Château de Salveterra

Opoul-Perillos, France

Château de Salveterra was built by Jacques I of Aragon in 1246 to the border between France and Kingdom of Aragon. It was besieged in 1598 and 1639 by French troops. In the 16th century, the village and castle were abandoned. The castle ruins remain south of the plateau today. It consists of an enclosure protected by a moat, tower, vaulted rooms and a walkway portion with battlements and loopholes.

References:

Comments

Your name

Website (optional)



Address

Opoul-Perillos, France
See all sites in Opoul-Perillos

Details

Founded: 1246
Category: Castles and fortifications in France
Historical period: Late Capetians (France)

More Information

www.societe-perillos.com

Rating

4.2/5 (based on Google user reviews)

User Reviews

Didier Dore (21 months ago)
Agréable point de vue depuis là haut. Que des ruines.
Pascale Detre (22 months ago)
Superbe vue du château, nous avons adoré les alentours avec le village abandonné perillos, ses chapelles et sentiers.
Cyril zarakailloux (23 months ago)
Très belle ruines, balade très sympa. Beaucoup de vent quand j'y suis allé
Cojote GbR (2 years ago)
Ok von dieser Burg ist nicht mehr all zu viel erhalten, aber anhand der Ruinen ist die einstige Größe zu erahnen. Ansonsten toller Ausblick. Für mich ein besonderer Ort.
Goz Zeh (2 years ago)
Very ruined but amazing views from up top. Well worth waking around on the path below before going up.
Powered by Google

Featured Historic Landmarks, Sites & Buildings

Historic Site of the week

Luxembourg Palace

The famous Italian Medici family have given two queens to France: Catherine, the spouse of Henry II, and Marie, widow of Henry IV, who built the current Luxembourg palace. Maria di Medici had never been happy at the Louvre, still semi-medieval, where the fickle king, did not hesitate to receive his mistresses. The death of Henry IV, assassinated in 1610, left the way open for Marie's project. When she became regent, she was able to give special attention to the construction of an imposing modern residence that would be reminiscent of the Palazzo Pitti and the Boboli Gardens in Florence, where she grew up. The development of the 25-hectare park, which was to serve as a jewel-case for the palace, began immediately.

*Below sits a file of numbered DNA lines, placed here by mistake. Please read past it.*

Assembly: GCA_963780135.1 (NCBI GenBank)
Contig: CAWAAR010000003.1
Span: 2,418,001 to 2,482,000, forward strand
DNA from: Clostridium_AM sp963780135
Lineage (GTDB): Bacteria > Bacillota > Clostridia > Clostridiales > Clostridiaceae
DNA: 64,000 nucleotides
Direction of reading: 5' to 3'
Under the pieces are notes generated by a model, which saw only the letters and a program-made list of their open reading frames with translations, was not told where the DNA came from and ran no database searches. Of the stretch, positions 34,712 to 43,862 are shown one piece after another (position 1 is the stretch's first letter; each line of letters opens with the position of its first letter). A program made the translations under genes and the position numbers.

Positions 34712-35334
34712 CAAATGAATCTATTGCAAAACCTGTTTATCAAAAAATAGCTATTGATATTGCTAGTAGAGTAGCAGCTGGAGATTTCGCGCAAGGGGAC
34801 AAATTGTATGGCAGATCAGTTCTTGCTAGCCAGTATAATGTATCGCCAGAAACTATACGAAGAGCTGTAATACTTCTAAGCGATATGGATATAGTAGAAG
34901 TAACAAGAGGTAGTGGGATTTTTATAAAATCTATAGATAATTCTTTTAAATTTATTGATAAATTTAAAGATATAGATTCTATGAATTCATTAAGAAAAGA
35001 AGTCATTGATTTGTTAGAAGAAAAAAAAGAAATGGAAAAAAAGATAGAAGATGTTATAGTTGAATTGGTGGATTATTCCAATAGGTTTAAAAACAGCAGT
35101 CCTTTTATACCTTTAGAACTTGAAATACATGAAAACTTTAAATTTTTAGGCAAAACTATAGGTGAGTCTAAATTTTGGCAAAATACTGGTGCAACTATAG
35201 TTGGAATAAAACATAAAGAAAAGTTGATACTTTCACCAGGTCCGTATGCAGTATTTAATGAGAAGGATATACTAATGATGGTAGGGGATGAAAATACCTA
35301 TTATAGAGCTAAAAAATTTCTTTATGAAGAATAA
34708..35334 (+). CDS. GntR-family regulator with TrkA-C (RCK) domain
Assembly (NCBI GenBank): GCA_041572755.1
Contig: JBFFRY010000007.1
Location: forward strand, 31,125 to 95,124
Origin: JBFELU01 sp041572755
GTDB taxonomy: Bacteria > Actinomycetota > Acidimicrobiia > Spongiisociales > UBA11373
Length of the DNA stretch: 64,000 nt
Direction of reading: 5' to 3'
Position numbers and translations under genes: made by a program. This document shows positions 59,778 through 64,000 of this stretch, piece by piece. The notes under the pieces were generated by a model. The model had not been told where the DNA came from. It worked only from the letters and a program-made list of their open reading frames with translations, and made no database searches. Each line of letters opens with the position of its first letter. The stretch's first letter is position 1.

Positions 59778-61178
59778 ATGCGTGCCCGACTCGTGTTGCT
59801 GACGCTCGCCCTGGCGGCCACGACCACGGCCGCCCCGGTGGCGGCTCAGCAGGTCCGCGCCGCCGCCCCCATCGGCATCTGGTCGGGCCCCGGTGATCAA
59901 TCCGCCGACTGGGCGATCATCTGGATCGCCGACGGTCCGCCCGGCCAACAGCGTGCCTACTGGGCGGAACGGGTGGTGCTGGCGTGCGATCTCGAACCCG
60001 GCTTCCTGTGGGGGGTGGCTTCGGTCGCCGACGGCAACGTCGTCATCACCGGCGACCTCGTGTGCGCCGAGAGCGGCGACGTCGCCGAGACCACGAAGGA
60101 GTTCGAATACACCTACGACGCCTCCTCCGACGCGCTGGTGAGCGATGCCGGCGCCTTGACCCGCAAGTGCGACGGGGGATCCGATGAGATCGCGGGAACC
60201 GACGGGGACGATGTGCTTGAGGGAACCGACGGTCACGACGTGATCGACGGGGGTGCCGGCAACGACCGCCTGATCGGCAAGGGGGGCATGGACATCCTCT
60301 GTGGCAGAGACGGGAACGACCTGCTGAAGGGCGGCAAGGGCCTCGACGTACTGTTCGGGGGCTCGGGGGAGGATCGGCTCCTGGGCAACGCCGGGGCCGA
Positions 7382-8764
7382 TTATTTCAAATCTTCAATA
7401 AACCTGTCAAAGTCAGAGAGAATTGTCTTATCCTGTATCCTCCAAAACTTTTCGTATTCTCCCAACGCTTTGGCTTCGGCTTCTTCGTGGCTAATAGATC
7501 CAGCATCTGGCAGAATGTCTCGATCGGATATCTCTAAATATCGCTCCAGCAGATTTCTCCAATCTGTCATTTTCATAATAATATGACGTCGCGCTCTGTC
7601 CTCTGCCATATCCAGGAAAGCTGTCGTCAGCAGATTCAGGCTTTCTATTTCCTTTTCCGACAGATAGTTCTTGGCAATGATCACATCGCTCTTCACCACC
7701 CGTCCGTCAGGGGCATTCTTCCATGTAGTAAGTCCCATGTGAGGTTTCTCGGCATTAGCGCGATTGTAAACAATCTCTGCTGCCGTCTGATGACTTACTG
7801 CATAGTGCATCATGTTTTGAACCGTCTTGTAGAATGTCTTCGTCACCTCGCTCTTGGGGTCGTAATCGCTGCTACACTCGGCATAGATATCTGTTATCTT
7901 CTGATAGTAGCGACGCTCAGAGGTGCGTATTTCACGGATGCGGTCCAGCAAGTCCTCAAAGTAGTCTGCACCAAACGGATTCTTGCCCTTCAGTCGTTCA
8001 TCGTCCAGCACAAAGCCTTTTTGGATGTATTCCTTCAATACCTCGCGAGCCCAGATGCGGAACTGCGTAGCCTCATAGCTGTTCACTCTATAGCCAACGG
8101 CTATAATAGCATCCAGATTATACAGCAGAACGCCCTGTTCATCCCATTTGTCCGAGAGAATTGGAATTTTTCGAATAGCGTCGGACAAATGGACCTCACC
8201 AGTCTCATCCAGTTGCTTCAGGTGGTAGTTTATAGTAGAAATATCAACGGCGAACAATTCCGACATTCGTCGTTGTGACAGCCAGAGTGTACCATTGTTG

The architect, Salomon de Brosse, began the work in 1615. Only 16 years later was the palace was completed. Palace of Luxembourg affords a transition between the Renaissance and the Classical period.

In 1750, the Director of the King's Buildings installed in the wing the first public art-gallery in France, in which French and foreign canvases of the royal collections are shown. The Count of Provence and future Louis XVIII, who was living in Petit Luxembourg, had this gallery closed in 1780: leaving to emigrate, he fled from the palace in June 1791.

During the French Revolution the palace was first abandoned and then moved as a national prison. After that it was the seat of the French Directory, and in 1799, the home of the Sénat conservateur and the first residence of Napoleon Bonaparte, as First Consul of the French Republic. The old apartments of Maria di Medici were altered. The floor, which the 80 senators only occupied in 1804, was built in the middle of the present Conference Hall.

Beginning in 1835 the architect Alphonse de Gisors added a new garden wing parallel to the old corps de logis, replicating the look of the original 17th-century facade so precisely that it is difficult to distinguish at first glance the old from the new. The new senate chamber was located in what would have been the courtyard area in-between.

The new wing included a library (bibliothèque) with a cycle of paintings (1845–1847) by Eugène Delacroix. In the 1850s, at the request of Emperor Napoleon III, Gisors created the highly decorated Salle des Conférences, which influenced the nature of subsequent official interiors of the Second Empire, including those of the Palais Garnier.

During the German occupation of Paris (1940–1944), Hermann Göring took over the palace as the headquarters of the Luftwaffe in France, taking for himself a sumptuous suite of rooms to accommodate his visits to the French capital. Since 1958 the Luxembourg palace has been the seat of the French Senate of the Fifth Republic.